“If meditation is too hokey for you, why don’t we call it mindfulness?”
That seems to be the basic idea behind the teachings of Andy Puddicombe, the author of Get Some Headspace (or is it The Headspace Guide to Meditation and Mindfulness?). No matter what the title is, the book chronicles Puddicombe’s personal journey through mindfulness, using his experiences as a guidebook to the techniques he uses to achieve a more healthy mental state.
First off, Puddicombe uses the term “Headspace” to describe a sanded down version of the techniques taught by Buddhists. In this way, he can market the peace of mind without scaring away the anti-hippie crowd or give the false impression that he’s trying to convert his clients to a religion. No mysticism here. Since his company is called Headspace, the non-branded version would be “mindfulness.”
More importantly, the idea behind getting some headspace is taking a few minutes every day to stop, focus your thoughts, and simply exist in that space, acknowledging the thoughts that come to you once you’re free from the distractions around you. Yada yada yada: headspace.
Does it work? I suppose the answer would be different for everyone, but for me the answer is yes.
During a very stressful period in 2016 I went through the 10 for 10 Headspace program. For me, the main takeaway from for me after sitting in relative silence was just how aware I now was of I rely on distracting myself to get through the day.
As soon as I got up in the morning I would be on my smartphone, reading through tweets and Facebook posts for longer than I care to admit. I would lay there until the fear of running late outweighed the desire to stay motionless and warm in my bed.
Smartphones are almost the opposite of mindfulness. With the ability to communicate with every corner of the globe, my smartphone can be a continuous morphine drip of distractions for when I want them and notifications to bring me back when I don’t want them.
I remember that I would even call a friend on the way home just to avoid the silence of the car . What’s worse is I even picked up my phone every time it buzzed at the dinner table with my kids. The “no toys at the table” rule seemed pretty hypocritical when I wasn’t willing to put my phone out of reach.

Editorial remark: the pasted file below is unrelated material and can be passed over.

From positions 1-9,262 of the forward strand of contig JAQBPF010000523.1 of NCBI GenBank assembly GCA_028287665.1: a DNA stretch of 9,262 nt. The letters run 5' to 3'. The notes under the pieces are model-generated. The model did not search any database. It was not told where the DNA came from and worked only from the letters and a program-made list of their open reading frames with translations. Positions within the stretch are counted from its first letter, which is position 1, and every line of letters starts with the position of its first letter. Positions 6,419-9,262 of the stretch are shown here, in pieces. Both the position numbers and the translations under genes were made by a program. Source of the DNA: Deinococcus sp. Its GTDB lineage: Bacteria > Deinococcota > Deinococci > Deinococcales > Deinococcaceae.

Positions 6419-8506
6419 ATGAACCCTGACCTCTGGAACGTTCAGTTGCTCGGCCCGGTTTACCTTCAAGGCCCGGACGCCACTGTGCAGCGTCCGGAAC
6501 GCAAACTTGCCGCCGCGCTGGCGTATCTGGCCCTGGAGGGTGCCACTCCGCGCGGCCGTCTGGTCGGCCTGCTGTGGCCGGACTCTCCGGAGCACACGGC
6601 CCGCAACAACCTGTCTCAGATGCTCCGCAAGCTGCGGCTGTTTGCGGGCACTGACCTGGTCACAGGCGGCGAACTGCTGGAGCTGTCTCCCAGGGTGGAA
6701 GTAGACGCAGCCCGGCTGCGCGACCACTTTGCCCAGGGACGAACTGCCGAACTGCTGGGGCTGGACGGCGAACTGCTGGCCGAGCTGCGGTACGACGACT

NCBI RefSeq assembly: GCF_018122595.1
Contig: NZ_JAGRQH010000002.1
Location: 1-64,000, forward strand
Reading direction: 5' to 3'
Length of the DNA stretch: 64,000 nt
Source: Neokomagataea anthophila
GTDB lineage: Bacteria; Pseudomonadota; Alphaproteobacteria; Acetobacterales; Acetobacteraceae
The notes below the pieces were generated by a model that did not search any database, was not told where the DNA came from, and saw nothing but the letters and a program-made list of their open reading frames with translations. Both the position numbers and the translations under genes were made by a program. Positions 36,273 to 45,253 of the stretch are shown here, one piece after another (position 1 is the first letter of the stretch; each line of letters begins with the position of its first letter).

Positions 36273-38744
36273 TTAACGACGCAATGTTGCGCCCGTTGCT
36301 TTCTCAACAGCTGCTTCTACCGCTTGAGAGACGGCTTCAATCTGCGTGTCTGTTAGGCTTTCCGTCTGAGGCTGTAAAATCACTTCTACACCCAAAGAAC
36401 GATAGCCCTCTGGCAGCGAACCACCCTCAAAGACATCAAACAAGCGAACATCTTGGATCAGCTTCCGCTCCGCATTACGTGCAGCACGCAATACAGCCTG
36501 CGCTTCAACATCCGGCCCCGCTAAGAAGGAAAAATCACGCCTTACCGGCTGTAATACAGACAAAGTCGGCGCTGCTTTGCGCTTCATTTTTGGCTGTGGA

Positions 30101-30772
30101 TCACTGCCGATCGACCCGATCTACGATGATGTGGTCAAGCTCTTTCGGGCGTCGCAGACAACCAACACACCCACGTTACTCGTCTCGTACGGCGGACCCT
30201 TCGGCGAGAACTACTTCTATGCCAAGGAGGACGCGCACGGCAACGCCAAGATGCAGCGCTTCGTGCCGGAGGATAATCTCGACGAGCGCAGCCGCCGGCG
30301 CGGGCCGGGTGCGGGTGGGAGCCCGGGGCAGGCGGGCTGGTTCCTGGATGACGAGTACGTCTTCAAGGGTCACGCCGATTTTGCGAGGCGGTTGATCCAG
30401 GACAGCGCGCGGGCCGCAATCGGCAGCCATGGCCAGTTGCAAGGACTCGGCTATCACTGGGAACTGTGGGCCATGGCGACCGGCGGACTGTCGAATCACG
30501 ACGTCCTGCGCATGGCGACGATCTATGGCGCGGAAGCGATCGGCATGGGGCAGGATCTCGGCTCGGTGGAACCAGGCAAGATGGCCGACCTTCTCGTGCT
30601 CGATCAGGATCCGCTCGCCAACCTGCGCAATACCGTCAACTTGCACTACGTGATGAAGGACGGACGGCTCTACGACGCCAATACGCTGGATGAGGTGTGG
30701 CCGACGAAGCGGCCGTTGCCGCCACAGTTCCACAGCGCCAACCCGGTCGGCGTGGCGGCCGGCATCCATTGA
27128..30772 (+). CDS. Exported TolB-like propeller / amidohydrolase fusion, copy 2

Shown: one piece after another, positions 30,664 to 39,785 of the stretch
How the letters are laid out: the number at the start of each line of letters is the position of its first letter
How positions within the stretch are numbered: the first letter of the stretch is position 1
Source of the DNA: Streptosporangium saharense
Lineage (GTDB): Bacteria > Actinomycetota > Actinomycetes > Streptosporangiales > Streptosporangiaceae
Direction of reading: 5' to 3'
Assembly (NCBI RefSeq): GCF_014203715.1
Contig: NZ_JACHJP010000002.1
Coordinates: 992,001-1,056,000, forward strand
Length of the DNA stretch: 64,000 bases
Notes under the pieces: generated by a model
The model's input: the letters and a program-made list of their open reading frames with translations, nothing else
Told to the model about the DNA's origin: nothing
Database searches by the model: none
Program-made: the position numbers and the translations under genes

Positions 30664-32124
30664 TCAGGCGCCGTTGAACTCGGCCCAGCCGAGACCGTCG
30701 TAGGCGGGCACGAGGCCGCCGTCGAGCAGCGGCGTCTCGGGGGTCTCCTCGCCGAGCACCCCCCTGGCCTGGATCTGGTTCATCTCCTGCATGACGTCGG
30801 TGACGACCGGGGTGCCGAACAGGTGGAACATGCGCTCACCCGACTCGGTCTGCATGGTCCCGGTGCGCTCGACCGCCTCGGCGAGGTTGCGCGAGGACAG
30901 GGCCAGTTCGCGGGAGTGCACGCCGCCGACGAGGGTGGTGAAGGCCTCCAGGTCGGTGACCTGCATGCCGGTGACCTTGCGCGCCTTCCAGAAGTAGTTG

Finally, after a long day of working while messing with my smartphone, my wife and I would sit down on the couch together, pick a show for us to watch, and then quietly stare at our phones instead for a few hours.
I know I’m not the only one.
While the Headspace program itself isn’t designed to get you to curb a smartphone habit, it did help me to be aware of the craving. And really that’s what mindfulness is about: awareness.
Guided meditation isn’t for everyone, but you’ll never know until you try it. I’ve reaped some benefits that aren’t what is intended. Even though Puddicombe explicit states that the techniques in the book aren’t for putting you to sleep, I’ve found his primary breathing technique to be a lot more helpful than counting sheep. (How is counting sheep supposed to be helpful anyhow?)
If you’re curious yourself, you might try the Headspace app, which provides 10 days of 10-minute lessons for free. I’ve never paid for the full version, but I’ve benefited from it. The lessons are guided meditations by Puddicombe, and if you’re a data junkie like me, the Headspace app syncs up with Apple HealthKit to track your time.
For the book itself, I wouldn’t really recommend it. Make no mistake, Andy Puddicombe might be mindful, but he doesn’t leave the impression he’s got a master plan for communicating outside of the mindfulness. He’s written three different books on meditation, including this one which has recently been re-released under a different title. Another one is on mindful eating and there’s another one on having a mindful pregnancy (of which I am sure that Mr. Puddicombe has abundant personal experience).
With that being said, I’ve found his guided meditations helpful.
For a different perspective on mindfulness, you might try Dan Harris from Nightline and Good Morning America’s 10% Happier. If you’re looking to de-stress, you might de-cluttering your with the techniques found in The More of Less by Joshua Becker. Finally, If your looking for some relationship mindfulness, I always recommend Boundaries by Henry Cloud and John Townsend.
Get Some Headspace is the eighth book I’ve read in 2019. If you’ve got any suggestions for other books, I would love to hear them since I’ve decided to read 100 books again this year. If you want to see this year’s list so far, just check out revengemethod.com
Keep it real.
Get Some Headspace: 10 Minutes Can Make All the Difference by Andy Puddicombe
Demystifying meditation for the modern world: an accessible and practical route to improved health, happiness and well being, in as little as 10 minutes.